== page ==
Posts Tagged ‘space’

Laika Lives!

Monday, July 18th, 2011

Laika may have been the first animal to orbit the Earth, but there was no way to bring her back down safely, which also makes her the first to die in space—meaning that Nick Abadzis’ graphic novel account of her life doesn’t have a happy ending, upsetting a great deal of people. Some, including filmmakers, have questioned if the book needed to end that way, if there wasn’t some way to make the ending less depressing:

Filmmakers often get in touch, wondering whether there might be a way of presenting a version with a more positive spin to it. Well, of course there is, but then you’d be changing history, or at least blunting the truth of what took place that day in 1957, and unfortunately, you can’t change history, not one line.

Though history can’t be changed and the book will stay true to events, Abadzis is willing to play a game of “what if?” with Laika, honoring the 25th anniversary of Big Planet Comics in Washington, DC with a series of alternate endings dubbed “The Alternate Endings to Laika Show.”

So far two strips have been put up, both presenting stories that aren’t entirely implausible, but still vary widely from the truth in ensuring that little Laika survives.

(via The Beat)

To the Moon and Back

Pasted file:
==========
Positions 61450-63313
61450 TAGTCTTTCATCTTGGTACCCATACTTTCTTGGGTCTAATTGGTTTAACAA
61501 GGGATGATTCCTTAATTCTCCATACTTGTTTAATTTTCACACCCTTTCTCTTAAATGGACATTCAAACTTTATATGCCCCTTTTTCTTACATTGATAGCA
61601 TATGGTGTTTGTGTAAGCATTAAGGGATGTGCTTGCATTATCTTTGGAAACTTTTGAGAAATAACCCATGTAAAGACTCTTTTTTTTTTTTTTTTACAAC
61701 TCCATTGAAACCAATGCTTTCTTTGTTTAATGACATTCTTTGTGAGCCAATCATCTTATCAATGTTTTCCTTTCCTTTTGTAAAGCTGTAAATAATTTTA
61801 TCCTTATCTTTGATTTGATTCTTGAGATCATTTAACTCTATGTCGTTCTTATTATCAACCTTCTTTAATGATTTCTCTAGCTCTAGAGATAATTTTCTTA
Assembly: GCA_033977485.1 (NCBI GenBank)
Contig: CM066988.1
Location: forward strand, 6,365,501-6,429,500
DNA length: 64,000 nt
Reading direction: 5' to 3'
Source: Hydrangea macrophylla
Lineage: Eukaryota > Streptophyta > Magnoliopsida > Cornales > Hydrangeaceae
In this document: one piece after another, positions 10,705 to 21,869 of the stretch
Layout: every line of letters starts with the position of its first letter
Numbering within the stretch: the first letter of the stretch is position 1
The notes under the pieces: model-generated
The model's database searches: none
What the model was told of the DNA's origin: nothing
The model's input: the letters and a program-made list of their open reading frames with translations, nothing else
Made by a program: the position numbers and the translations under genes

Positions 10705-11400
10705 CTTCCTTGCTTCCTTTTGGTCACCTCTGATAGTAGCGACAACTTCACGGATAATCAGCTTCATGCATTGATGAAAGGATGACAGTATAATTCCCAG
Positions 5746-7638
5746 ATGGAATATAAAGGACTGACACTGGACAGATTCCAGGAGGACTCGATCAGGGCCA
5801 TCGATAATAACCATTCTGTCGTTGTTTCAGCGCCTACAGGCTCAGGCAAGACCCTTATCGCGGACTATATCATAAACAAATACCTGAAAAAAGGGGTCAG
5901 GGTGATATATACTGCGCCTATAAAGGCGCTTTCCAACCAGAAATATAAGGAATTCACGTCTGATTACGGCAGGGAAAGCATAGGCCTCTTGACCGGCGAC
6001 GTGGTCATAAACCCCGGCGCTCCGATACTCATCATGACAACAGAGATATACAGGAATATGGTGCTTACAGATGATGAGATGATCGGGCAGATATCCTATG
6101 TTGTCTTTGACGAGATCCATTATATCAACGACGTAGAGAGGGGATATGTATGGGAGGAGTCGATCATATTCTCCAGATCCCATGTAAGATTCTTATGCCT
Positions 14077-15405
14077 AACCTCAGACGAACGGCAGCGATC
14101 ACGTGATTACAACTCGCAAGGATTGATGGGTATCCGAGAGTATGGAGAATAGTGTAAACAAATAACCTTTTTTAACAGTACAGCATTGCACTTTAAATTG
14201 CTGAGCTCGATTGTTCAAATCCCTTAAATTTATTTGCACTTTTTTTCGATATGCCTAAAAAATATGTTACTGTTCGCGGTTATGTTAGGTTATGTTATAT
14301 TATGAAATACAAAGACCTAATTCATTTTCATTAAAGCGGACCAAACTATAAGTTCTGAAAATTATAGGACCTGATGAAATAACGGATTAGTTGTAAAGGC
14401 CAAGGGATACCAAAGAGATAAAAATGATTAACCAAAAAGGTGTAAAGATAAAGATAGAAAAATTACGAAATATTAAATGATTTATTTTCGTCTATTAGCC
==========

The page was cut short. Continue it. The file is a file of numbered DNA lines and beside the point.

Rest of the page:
Tuesday, August 31st, 2010

Some people, despite all evidence to the contrary, will still believe what they believe. That includes conspiracies, usually involving the government in way, like 9/11 or the Kennedy assassination. Another favorite of conspiracy theorists is the moon landing—forty-one years later, some people maintain that the entire thing was a hoax, filmed on some sound stage in Hollywood.

But as Darryl Cunningham, author of Psychiatric Tales, asserts, these claims are easily refuted. And then he clearly lays it out in comic format, using photography and his unique art style to create a comic that is simple to follow.

One of the things I appreciated was how he indicates who is talking—him or the conspiracy theorists—via the background color of the caption, using a lighter azure for the theorist questions and a darker slate blue for his answers.

The moon landing isn’t Cunningham’s first or only target; you can also read his investigations of homeopathy and Dr. Andrew Wakefield (source of most of the vaccine-autism controversy). All of these are intended as chapters of an ongoing book about science, so there will definitely be more, and most likely will appear in an eventual collection.